Printing old photos in 8x6

Discussion in 'Digital Discussion & Q&A' started by Airlane, Jul 6, 2017.

  1. Airlane

    Airlane TPF Noob!

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    I want to send some old photos of varying sizes and shapes to be printed in 8"x 6" format but I'm struggling to make it work. I've scanned them at 600 dpi, cleaned them up using Photofiltre software, then pasted each one on a grey background of 8" x 6" in portrait or landscape, depending on the original photo's shape. However, to make them fit the background and thus be printable in the centre of the background without cropping, I have to reduce the size of most photos. When I send the resulting images to an online photo printer, many of them are rejected as the resolution has been reduced too much. The minimum required for an 8" x 6" print is 2400 x 1800 px.

    I need to maximise the resolution and not crop the photos. How do I make this work?


     
  2. idcanyon

    idcanyon No longer a newbie, moving up!

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    I don't know Photofiltre so I can't give specifics but the concept you need to look for is resolution. An "inch" doesn't mean anything to the computer unless you also supply a conversion factor. When yo create your grey 8" x 6" background you need to look for a "dpi" or "ppi" option and set it to 300--that's your conversion factor. 300 is usually the correct number for printing. It sounds like your software is using a smaller number. 100 dpi is usually about right for screens. If you can't find the dpi or ppi option then look for a way to just specify the size as 2400 x 1800 pixels. Once you have the properly sized background canvas then you should get a correctly sized image when you paste it in. Good luck.
     
  3. snowbear

    snowbear Big Furball Supporting Member

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    DPI is absolutely meaningless to a web browser / screen, but it makes a big difference to the printer. Are you printing these yourself, or are you sending them out to be printed? If sending them out, what dpi does the print company want?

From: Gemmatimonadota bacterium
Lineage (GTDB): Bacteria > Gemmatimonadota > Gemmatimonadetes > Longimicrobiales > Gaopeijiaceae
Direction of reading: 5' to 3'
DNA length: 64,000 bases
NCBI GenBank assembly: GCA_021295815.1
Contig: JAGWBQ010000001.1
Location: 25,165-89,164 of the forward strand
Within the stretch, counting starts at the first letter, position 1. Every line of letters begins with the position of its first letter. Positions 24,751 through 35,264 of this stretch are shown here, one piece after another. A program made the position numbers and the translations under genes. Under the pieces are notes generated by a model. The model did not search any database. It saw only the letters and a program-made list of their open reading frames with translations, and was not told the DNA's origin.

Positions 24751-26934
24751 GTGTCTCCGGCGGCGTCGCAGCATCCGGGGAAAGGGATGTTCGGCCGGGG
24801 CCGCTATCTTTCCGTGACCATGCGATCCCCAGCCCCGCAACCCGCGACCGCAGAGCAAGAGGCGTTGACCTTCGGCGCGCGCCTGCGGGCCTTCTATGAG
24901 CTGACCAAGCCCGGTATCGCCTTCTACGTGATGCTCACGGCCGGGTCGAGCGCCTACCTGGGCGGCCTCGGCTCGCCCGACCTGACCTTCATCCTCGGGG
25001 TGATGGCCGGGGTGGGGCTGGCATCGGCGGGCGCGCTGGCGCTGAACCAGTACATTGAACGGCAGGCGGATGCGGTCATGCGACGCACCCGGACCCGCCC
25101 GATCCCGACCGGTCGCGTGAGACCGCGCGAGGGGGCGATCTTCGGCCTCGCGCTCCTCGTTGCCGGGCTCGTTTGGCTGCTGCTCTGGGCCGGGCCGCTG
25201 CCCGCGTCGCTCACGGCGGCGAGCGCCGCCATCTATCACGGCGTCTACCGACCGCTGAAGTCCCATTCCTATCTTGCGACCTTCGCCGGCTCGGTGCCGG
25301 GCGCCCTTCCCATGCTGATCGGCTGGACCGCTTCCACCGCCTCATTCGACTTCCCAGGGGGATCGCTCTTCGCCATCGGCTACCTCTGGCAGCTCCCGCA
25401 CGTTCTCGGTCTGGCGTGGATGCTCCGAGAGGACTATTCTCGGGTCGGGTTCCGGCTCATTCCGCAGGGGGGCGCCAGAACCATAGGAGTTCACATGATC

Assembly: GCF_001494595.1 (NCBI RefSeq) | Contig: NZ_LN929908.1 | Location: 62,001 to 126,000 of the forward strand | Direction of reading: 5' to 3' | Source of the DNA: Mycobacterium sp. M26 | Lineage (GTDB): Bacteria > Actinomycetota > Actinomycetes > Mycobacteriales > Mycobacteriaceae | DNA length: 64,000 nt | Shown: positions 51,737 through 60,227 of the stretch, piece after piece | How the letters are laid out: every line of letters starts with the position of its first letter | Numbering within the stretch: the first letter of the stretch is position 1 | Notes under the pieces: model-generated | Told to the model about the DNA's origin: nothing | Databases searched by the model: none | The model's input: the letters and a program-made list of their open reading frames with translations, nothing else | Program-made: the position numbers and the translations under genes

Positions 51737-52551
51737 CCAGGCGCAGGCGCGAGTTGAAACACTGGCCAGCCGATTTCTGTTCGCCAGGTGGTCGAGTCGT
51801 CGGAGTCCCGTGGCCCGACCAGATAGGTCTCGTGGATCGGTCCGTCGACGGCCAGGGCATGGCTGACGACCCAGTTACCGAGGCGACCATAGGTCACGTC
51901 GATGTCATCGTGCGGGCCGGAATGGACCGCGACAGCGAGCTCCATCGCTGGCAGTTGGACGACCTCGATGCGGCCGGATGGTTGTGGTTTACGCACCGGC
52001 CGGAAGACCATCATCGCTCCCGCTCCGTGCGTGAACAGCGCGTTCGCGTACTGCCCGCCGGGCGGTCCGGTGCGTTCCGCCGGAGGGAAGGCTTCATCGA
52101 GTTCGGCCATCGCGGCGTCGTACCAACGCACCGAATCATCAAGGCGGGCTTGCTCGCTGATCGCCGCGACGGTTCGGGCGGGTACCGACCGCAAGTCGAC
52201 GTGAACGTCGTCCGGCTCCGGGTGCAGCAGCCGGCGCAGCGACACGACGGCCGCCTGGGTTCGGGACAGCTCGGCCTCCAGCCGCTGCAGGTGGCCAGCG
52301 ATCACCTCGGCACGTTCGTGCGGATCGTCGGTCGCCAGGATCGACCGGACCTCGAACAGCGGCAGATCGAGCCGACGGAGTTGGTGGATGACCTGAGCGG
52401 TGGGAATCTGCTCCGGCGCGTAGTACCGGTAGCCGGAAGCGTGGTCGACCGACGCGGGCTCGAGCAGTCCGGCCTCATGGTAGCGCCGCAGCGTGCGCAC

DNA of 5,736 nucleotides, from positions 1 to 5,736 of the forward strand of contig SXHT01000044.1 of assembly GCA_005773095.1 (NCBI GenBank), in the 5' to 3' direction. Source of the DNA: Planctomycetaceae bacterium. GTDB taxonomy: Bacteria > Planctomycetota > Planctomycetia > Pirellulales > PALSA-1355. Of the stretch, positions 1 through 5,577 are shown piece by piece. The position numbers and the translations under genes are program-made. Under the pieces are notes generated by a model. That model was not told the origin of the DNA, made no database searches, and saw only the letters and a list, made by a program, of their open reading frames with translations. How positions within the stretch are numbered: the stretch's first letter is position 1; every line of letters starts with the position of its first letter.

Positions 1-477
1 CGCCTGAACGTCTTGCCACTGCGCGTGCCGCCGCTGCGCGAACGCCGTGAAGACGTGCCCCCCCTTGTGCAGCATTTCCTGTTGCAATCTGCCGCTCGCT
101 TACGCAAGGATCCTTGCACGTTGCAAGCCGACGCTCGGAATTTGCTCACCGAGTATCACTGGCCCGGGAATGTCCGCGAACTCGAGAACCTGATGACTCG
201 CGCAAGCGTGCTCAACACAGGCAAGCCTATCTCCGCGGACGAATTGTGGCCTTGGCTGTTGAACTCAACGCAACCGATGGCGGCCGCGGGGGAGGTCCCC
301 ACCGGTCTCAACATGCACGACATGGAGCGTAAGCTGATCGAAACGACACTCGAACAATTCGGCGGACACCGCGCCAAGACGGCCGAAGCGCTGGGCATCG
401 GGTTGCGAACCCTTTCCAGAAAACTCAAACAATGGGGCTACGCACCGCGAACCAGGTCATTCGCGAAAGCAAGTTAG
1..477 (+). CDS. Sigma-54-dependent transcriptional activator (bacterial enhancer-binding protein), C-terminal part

The printer I tend to use will take photos at 100 dpi or larger. Since print size (inches) = resolution (pixels) / dpi; for an 8x6 print at 100 dpi, I only need an image of 800 x 600 (8=800/100 and 6=600/100).
     
  4. idcanyon

    idcanyon No longer a newbie, moving up!

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    100 dpi is a common minimum and that makes sense for poster prints which will be viewed at a distance. For little prints like 6x8 you really should be at the printer's maximum, which is usually 240 or 300.
    The DPI value tagged in the file makes no difference to the printer either. The lab (or your printer driver) will scale your pixels to whatever size print you order, whether the file is tagged at 1 dpi or 10,000. DPI becomes just something you could measure after the fact, if you wanted.

    DPI matters when you are trying to evaluate how an image will look at a particular size, whether that is screen or print. It is also useful when creating artwork to target a particular display/print size, such as the OP is doing here.
     

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